Meanwhile, the minority party, because it actually did something when it has power, has a Supreme Court pushing its agenda. In just a few short weeks, reproductive rights were stolen from us, the EPA was limited in how it could protect the environment, state and local gun control became harder, and the rights of Native Americans to their lands have been diminished. We don’t know fate awaits us, but it feels the party we voted out of power is still in power.

In the face of mass shooting after mass shooting, we are horrified at the inaction of our elected officials. What’s worse is that when they contact us, they tell us to give them more money for their campaigns and ask us to vote. It is as if voting is all we can do. But the problem is, we already voted for them. And we don’t have enough results to warrant continuing to do so. I understand that if the power shifted in the Senate just a bit, even to displace the influence of the aforementioned Senators Manchin and Simena, things could be different. But the lack of messaging, direction, and leadership from the Democratic Party is sickening in the face of these tragedies.

Even when confronting an insurrectionist president, our political leaders couldn’t leverage his heinous actions to remove him from the possibility of running again. Democratic leaders ran the impeachment trial so incompetently they called no witnesses (such as Cassidy Hutchinson whose damning testimony could have cooked Trump), and they delayed striking while the iron was hot, weeks after January 6, when a trial starting the following day may have garnered them enough GOP votes to remove Trump.

It is disheartening to witness such awful leadership. But we are under no obligation to vote for ineffectual leaders. In fact, it is their obligation to compel us to vote. Some of the civic-minded among us (admittedly, like me) will continue to vote. But for those disillusioned Americans who don’t want to vote unless they get immediate results are not duty-bound in the same way, and they can’t be faulted for it.

The truth is that we can’t vote our way to liberation. We can’t vote our way out of our oppression. We can’t vote our way out of the despair we face. Our political leaders must stop telling us that is our only option. They need to lead us and, thus, compel us to support them. If you are disheartened and cynical, remember, it is your leaders that led you down that path, due to their inaction. It is not your fault, it is plainly theirs.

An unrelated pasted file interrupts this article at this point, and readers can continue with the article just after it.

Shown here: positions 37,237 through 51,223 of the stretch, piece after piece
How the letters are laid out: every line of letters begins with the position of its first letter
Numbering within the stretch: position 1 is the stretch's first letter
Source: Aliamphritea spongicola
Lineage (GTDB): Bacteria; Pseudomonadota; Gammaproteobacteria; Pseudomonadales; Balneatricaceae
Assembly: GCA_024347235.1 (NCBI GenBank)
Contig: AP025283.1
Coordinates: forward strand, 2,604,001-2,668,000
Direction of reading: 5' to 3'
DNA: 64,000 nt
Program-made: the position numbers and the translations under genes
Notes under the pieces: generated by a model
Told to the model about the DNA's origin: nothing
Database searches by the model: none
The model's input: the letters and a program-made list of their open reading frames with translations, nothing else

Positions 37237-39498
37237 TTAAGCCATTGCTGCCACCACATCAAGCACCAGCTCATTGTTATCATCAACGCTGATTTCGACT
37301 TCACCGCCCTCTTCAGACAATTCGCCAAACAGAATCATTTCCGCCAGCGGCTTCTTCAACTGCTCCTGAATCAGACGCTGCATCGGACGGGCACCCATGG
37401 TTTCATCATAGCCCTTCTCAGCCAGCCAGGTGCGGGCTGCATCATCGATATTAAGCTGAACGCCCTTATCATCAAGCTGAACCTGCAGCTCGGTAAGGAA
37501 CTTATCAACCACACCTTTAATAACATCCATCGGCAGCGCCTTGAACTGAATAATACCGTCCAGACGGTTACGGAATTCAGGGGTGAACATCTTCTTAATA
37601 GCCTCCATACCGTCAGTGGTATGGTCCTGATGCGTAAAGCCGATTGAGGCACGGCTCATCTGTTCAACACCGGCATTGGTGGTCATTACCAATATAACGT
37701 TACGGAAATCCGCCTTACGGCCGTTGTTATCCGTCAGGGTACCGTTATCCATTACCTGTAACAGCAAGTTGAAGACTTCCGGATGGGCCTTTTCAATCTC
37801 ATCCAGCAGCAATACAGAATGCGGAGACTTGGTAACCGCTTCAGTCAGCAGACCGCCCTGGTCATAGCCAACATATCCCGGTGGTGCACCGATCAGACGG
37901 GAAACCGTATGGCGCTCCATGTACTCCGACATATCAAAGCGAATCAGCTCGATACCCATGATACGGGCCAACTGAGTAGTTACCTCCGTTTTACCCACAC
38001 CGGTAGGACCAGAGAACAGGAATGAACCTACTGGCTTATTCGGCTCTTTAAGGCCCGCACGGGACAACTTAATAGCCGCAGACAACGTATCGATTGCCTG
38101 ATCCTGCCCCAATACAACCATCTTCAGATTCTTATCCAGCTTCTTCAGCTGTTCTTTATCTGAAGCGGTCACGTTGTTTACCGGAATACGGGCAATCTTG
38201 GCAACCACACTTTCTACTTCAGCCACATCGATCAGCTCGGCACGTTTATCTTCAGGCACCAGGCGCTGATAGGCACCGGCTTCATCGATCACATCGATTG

So yes, I think voting is good. I will continue to do it. But some problems need to be addressed immediately by the people we’ve already voted for. Telling us to vote after a mass shooting or another regressive Supreme Court ruling instead of using your power to change things now is disgusting. This isn’t about your power—it’s about our lives!

Ultimately, my hope isn’t in the electoral process. As a Christian, I put my trust Jesus, who is my Lord. But the hope Jesus offers me is transcendent in the sense that I know full liberation awaits me. That hope fuels me to act politically immanently as well. Voting may be one thing we can do, giving money to campaigns may be another thing, but I encourage everyone to continue to make their dissatisfaction known. We need new leadership to overcome the Democratic Party’s aging leadership, and we need it now.

If our leaders don’t entitle themselves to our fidelity, they may start acting differently. We are seeing growing dissatisfaction in that party. And this rumble may allow for a strong agenda that favors the most vulnerable to actually happen. In my opinion, that makes Democratic candidates even more viable in elections. Results count. The people need to feel them. Reassure us that our rights will come back, reassure us you will pass laws that help stop gun violence, reassure us that as the prices rise, relief will come. Show us that our votes aren’t in vain by leading, don’t entitle yourselves to our support, while you do nothing.